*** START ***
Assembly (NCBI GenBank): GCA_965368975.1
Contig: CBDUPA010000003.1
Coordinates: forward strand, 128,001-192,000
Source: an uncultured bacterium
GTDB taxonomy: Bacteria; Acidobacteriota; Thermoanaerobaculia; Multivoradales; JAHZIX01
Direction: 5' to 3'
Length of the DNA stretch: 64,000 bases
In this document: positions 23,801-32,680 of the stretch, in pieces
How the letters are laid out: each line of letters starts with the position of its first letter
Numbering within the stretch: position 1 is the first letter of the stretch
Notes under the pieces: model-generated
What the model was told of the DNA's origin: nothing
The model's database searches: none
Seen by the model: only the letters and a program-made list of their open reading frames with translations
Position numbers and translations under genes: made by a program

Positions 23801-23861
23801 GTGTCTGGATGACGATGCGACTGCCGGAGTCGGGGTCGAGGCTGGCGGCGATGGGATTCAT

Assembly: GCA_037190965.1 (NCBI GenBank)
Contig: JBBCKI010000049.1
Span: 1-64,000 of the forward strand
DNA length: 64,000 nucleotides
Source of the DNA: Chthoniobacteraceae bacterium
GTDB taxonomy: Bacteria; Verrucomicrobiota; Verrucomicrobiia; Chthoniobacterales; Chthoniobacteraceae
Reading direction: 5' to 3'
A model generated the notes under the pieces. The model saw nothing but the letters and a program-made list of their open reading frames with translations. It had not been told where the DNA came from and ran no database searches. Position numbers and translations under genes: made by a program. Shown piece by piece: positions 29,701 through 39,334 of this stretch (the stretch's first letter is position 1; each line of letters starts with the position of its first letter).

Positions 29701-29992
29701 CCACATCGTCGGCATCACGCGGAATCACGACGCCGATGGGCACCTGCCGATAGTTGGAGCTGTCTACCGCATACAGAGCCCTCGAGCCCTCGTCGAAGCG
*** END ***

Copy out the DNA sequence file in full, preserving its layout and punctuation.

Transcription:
Assembly (NCBI GenBank): GCA_965368975.1
Contig: CBDUPA010000003.1
Coordinates: forward strand, 128,001-192,000
Source: an uncultured bacterium
GTDB taxonomy: Bacteria; Acidobacteriota; Thermoanaerobaculia; Multivoradales; JAHZIX01
Direction: 5' to 3'
Length of the DNA stretch: 64,000 bases
In this document: positions 23,801-32,680 of the stretch, in pieces
How the letters are laid out: each line of letters starts with the position of its first letter
Numbering within the stretch: position 1 is the first letter of the stretch
Notes under the pieces: model-generated
What the model was told of the DNA's origin: nothing
The model's database searches: none
Seen by the model: only the letters and a program-made list of their open reading frames with translations
Position numbers and translations under genes: made by a program

Positions 23801-23861
23801 GTGTCTGGATGACGATGCGACTGCCGGAGTCGGGGTCGAGGCTGGCGGCGATGGGATTCAT

Assembly: GCA_037190965.1 (NCBI GenBank)
Contig: JBBCKI010000049.1
Span: 1-64,000 of the forward strand
DNA length: 64,000 nucleotides
Source of the DNA: Chthoniobacteraceae bacterium
GTDB taxonomy: Bacteria; Verrucomicrobiota; Verrucomicrobiia; Chthoniobacterales; Chthoniobacteraceae
Reading direction: 5' to 3'
A model generated the notes under the pieces. The model saw nothing but the letters and a program-made list of their open reading frames with translations. It had not been told where the DNA came from and ran no database searches. Position numbers and translations under genes: made by a program. Shown piece by piece: positions 29,701 through 39,334 of this stretch (the stretch's first letter is position 1; each line of letters starts with the position of its first letter).

Positions 29701-29992
29701 CCACATCGTCGGCATCACGCGGAATCACGACGCCGATGGGCACCTGCCGATAGTTGGAGCTGTCTACCGCATACAGAGCCCTCGAGCCCTCGTCGAAGCG